Fastest Known Podcast

Coming to you every Friday: interviews with FKT-setters and other athletes in the world of Fastest Known Times.


Subscribe to the Fastest Known Podcast on iTunes, SoundCloud, Google Play, Stitcher, or Spotify.

Subscribe in iTunes Listen on SoundCloud Listen on Google Play Listen on Stitcher Listen on Spotify


Katie is from Maine; Germain from France - they both were Top Ten at UTMB, then went to New Hampshire for their passion project, the Hut to Hut Traverse - how does that all work?

They ran the whole Traverse together, with Katie 2 hours ahead of the previous Female FKT.

"I was on 'Croo' for 4 summers, and told Grangier how at the end of every summer we saw how fast we could go between the 8 Huts." - Katie

This August, the pair went sub-4 days on the WRHR, a terrific 100 mile traverse of the Wind River Range in Wyoming.

"I was into backpacking and climbing, then discovered trail running and loved the lightweight freedom ... I'm fascinated by how far the human body can go, and how much you can see and experience."

The competition is intense - how do you start a new running shoe company, and be successful?

"My friend gave me a prototype, and I said, 'forget it, don't even try, you'll never succeed against the big shoe company's. But then I tried them on."

"We typically don't talk about the product, we just ask people to try them, and that's what comes back: 'Running on clouds.'"

This is a fun discussion with the co-owner of an international running shoe company - get the inside scoop on how this all works.

Luke has FKTs on the Idaho 12ers (9 summits over 12,000'), and the Utah 13ers (17 over 13,000').  A few weeks ago he did the Wasatch Ultimate Ridge Linkup, a gnarly but entirely logical Jared Campbell route ringing Little Cottonwood Canyon, starting directly above Salt Lake City.  

"The WURL is a fascinating route; it took several years for me to feel ready to even try it. I wanted to be able to move not only quickly through this terrain, but safely at the same time."

Luke is very conscious of the “Kilian Effect”:

The Cascade Trifecta, then the Rainier Infinity Loop - Solo and Self-Supported - one week apart!  The Infinity Loop alone is 130 miles with 47,000' of elevation gain. How did he do it?

"I slept for 90 minutes the first night, to optimize my summit to start at first light. Then 21 minutes the second night - because I was too tired to move. It delivers full value".

"There's something that draws out the authenticity in people - there's a shared experience."

This is Sunny Stroeer's second appearance on the Fastest Known Podcast. As a person who not only attempts but thrives on self-supported, big mountain FKTs, Sunny offers honest perspective on what motivates women to try fastest known times. Whether it's the "confidence gap" or "low hanging fruit" FKTs, Sunny talks about what's changed in the landscape of women's FKTs since we spoke to her almost one year ago. It turns out a lot has changed.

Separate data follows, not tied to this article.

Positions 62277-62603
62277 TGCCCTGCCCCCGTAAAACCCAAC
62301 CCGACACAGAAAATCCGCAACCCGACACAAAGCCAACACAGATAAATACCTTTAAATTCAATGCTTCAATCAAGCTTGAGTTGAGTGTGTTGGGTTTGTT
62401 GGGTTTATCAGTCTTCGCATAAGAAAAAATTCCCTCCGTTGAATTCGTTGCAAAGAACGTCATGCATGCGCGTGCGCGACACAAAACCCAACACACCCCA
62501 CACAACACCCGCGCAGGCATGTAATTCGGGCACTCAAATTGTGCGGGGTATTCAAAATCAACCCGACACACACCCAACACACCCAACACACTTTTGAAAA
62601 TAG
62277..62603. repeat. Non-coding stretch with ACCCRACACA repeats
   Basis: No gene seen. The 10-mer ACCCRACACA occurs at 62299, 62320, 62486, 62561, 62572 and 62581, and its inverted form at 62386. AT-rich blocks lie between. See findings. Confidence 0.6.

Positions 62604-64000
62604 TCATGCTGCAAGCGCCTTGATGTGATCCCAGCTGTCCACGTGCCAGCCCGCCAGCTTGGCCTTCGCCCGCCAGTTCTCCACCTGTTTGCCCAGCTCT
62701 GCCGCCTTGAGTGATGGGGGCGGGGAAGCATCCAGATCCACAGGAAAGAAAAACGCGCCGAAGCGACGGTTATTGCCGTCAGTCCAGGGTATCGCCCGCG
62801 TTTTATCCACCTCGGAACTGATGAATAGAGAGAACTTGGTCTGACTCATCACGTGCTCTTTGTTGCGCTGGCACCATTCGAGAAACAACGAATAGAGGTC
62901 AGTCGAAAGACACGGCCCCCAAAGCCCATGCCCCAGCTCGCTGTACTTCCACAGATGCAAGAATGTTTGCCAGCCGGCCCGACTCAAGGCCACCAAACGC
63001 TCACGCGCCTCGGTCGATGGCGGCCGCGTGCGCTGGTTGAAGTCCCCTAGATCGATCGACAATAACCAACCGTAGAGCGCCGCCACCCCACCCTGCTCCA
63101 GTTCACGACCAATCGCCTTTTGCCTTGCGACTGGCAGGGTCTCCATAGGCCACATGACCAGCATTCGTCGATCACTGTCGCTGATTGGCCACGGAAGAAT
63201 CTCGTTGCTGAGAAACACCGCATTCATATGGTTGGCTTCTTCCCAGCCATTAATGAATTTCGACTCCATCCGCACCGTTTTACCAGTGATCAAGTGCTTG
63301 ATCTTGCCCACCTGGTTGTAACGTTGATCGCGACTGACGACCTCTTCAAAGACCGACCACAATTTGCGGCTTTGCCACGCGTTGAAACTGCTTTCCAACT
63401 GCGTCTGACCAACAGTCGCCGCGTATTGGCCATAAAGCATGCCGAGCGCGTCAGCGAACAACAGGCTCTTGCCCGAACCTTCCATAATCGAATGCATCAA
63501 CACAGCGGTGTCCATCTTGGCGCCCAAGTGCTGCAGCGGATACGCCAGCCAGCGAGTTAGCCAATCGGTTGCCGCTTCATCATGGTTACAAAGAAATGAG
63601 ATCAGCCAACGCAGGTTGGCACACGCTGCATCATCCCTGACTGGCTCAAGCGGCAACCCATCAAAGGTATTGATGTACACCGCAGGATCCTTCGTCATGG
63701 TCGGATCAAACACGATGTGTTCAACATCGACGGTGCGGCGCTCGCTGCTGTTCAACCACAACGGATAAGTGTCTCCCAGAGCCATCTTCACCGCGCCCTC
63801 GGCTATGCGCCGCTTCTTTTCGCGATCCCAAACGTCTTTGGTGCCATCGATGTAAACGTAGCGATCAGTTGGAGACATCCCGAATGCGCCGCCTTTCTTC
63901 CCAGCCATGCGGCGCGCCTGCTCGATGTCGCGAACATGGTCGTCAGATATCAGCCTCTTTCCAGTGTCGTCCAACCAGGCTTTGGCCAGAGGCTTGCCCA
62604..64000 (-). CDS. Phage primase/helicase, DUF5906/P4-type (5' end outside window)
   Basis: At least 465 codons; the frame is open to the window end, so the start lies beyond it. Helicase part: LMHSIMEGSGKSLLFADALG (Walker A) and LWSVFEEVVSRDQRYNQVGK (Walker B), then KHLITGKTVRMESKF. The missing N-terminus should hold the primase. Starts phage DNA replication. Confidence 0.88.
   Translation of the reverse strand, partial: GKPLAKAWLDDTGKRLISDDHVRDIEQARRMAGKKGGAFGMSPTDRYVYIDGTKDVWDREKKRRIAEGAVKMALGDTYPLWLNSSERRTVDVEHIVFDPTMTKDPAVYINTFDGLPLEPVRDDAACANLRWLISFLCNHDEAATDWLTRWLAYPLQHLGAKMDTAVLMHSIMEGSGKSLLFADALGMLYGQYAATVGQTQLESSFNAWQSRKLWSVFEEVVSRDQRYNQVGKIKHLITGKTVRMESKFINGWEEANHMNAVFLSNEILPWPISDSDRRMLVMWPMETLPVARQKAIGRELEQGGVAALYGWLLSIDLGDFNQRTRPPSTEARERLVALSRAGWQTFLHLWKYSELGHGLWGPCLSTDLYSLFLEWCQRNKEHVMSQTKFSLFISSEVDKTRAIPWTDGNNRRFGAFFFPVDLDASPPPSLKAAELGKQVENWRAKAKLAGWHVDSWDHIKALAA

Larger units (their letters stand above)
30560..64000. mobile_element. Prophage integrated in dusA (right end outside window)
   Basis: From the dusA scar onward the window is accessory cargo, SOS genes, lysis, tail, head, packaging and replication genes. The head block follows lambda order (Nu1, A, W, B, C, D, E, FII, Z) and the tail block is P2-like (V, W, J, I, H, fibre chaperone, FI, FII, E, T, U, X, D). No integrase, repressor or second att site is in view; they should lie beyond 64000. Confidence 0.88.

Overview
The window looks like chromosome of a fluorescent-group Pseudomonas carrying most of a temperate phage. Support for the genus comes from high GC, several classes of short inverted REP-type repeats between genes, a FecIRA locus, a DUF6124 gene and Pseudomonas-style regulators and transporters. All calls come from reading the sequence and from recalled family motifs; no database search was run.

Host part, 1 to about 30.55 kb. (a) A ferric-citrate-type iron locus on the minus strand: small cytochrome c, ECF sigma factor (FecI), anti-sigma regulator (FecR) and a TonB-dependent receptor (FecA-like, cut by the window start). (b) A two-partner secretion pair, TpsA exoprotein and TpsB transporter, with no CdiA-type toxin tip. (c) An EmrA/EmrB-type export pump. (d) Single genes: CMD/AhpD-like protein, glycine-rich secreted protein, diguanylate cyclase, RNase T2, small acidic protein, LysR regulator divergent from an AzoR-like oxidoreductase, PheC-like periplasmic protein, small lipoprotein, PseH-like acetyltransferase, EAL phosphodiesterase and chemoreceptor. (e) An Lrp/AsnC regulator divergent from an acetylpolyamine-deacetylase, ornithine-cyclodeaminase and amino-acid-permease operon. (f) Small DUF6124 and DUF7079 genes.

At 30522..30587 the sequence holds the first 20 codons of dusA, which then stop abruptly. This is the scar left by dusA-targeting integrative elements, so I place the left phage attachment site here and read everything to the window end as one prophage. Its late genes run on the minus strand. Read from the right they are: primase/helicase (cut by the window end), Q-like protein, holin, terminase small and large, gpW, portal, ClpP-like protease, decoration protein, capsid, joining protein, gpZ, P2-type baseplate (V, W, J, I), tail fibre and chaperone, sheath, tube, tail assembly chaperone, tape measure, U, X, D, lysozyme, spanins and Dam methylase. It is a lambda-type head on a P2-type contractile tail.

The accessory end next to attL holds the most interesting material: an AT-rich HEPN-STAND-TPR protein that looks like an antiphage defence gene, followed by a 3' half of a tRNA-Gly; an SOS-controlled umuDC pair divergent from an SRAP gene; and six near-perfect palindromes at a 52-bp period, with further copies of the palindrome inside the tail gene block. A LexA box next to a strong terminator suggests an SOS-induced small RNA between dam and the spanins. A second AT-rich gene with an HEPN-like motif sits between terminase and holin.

Jennifer famously set the Overall record on the Appalachian Trail earning her National Geographic Adventurer of the Year, but is also the author of 7 books, a public speaker, runs a guide service, and is happily married with two children. 

So how did she go 11 DAYS faster than her previous effort?

"I resolved to not set a limit on what I could do - no matter what happened, I would leave the Trail with that question answered."

"I was on the Trail I loved, with the person I loved, doing what I loved."

No action yet on the JMT, PCT, or AT ... are the existing times just too hard? But Peter is processing 5-8 submissions per day from all over the world! And, stop worrying about "Supported" vs "Unsupported" -

"If you want to go solo, go solo. If you want to go as a team, do that. But don't say one is better than the other."

Marcy and her husband John travel the US, living in a camper trailer, and knocking out FKT's everywhere they go.

"We've been doing this for 10 years. It's a great way to see the country!"

She's also a Hardrock finisher, and done a lap or two of Barkley.  But her favorite race?

"Big's Backyard Ultra. I'm not real fast, so the 'Last Person Standing' style suits me."

Josh is from Michigan - sounds mundane?  Think again!  You wouldn't believe what this guy is doing ...

Fastest person to visit all 50 states - and run a 5k in each: 6d, 6h, 58mins!

Most countries visited in one day - and run in each country (read the article below): 13!

Most 14ers climbed in one day: 10